Faculty at Maricopa County Colleges 'shocked' by proposed policy changes

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PHOENIX (3TV/CBS 5) -

The governing board of the Maricopa Community College District is looking at changes that impact its faculty contracts, specifically by putting an end to the process that allows teachers a voice in how they operate within their respective colleges.

The changes are on the agenda for a special board meeting late Tuesday afternoon. One of the main issues is what’s called “Meet and Confer,” which establishes the working relationship between the faculty and administration.

The "Meet and Confer" process allows for collaboration between the Chancellor and faculty members in multiple areas, including faculty responsibilities, wages, benefits and other terms and conditions of employment. The “Meet and Confer” team is comprised of an equal number of faculty and administration members and is co-chaired by a member of each. It’s a system that has been in place for decades.

[READ IN FULL: "Meet and Confer" outlined in the Residential Faculty Policies]

“We are shocked. This governing board action comes to us quite out of the blue,” Mike Mitchell, the president of the Maricopa Community Colleges Faculty Association, told Arizona’s Family in a phone interview late Tuesday morning. “There’s been no indication that the … process that we’re working with has been a problem.”

The justification given for the proposed changes by the MCCCD Governing Board is to streamline and simplify the faculty development process while still allowing for faculty input. In addition, the recommended proposal also states that the elimination of "Meet and Confer" would allow changes to be accomplished more quickly and reduce the amount of valuable resources devoted to policy development.   

[READ IN FULL: Justification for eliminating "Meet and Confer" process from faculty contract]

Tuesday’s meeting is a first reading of the resolution to end “Meet and Confer.” The resolution also calls for Chancellor Maria Harper-Marinick to develop a new Residential Faculty Policy manual, including a new process for faculty input. In addition, the resolution states that "Meet and Confer" may not be included in the new Residential Faculty Policy manual.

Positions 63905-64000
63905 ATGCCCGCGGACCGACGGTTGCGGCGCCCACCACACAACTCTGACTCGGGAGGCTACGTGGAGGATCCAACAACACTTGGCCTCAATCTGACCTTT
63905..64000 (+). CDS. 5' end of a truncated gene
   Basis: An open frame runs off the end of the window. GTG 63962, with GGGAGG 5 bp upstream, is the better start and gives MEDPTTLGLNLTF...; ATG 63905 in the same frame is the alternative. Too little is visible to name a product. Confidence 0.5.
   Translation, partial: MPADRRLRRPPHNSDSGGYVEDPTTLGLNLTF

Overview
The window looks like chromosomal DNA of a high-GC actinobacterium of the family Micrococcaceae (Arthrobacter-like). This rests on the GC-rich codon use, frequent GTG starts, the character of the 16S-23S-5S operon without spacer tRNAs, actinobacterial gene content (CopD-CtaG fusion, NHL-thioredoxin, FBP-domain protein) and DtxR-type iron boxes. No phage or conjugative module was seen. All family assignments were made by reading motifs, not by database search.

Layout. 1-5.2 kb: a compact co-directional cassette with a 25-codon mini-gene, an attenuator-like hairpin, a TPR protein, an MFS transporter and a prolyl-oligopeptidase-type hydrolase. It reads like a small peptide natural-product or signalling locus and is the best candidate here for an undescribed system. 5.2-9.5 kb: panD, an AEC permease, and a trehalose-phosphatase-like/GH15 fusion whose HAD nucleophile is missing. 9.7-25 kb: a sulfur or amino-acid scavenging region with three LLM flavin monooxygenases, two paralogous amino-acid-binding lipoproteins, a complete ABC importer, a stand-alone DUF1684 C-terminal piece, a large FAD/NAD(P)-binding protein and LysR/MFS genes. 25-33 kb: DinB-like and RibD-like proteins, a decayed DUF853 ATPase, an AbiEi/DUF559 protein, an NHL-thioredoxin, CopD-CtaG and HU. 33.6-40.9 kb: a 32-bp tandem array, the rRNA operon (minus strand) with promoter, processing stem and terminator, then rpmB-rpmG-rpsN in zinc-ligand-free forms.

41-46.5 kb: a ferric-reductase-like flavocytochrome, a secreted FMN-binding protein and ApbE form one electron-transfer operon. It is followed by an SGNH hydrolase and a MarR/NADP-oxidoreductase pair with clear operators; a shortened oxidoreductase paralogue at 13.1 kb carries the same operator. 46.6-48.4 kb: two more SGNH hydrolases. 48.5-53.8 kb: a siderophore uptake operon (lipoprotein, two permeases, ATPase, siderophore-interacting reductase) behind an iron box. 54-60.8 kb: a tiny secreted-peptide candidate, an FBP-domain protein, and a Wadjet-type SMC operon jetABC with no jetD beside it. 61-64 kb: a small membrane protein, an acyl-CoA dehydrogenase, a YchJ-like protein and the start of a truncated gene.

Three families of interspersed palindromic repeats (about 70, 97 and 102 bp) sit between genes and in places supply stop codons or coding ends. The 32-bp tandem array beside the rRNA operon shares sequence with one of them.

The next step is a second reading of the resolution, which could happen at the next scheduled meeting on Feb. 27, or possibly at another special meeting.

"The administration is committed to ensuring a participatory process for the development of residential faculty policies," Harper-Marinick said in a statement emailed to Arizona's Family. "Our goals are to ensure students receive the best educational experiences and services possible and to continue our long tradition of collaboration with faculty and other employees. That is what is in the best interest of Maricopa. We will work to preserve our long-standing support for faculty involvement in important policy development and other decisions within a revised policy development framework as may be directed by our Governing Board."

Arizona’s Family asked Mitchell about what prompted the resolution to eliminate "Meet and Confer."

“I can’t speak to that when I haven’t been told what the problems with the current system are,” he said, explaining that the relationship between the faculty and administration “has been a very successful and stable relationship for the past 50 years.”

Should the resolution to end “Meet and Confer” be adopted, Mitchell said things will be relatively uncertain for Maricopa County Community Colleges faculty, particularly with respect to their working relationship with the administration.

“We don’t know what our policies are going to be going forward,” Mitchell said. “We don’t have an idea of what plan will exist for meeting with our administrative partners… There’s the promise that a new relationship will be established, but what that relationship will be like – all of that is in the air.”

Tuesday's special meeting of the board will be preceded by a presentation on "Meet and Confer."

Arizona’s Family has reached out to Laurin Hendrix, the MCCCD president, but we have not heard back yet. We will update this story as soon as we do. 

Earlier this month, MCCCD announced that it is scrapping the football programs at Phoenix College, Scottsdale Community College, Mesa Community College and Glendale Community College.

[READ MORE: 4 community colleges in Maricopa County to eliminate football programs]

Maricopa Community Colleges is comprised of 10 accredited colleges that serve more than 200,000 students.

The governing board is made up of five elected members from designated regions within Maricopa County and two at-large positions. Members serve staggered four-year terms. Current members include Hendrix (District 1), Johanna Haver (District 3), Augustine Bartning (District 5), Tracy Livingston (at-large), Jean McGrath (District 4), Dana G. Saar (District 2), and  Dr. Linda Thor (at-large). The terms for Haver, Bartning, Livingston and McGrath expire at the end of this year. The others' terms expire at the end of 2020.


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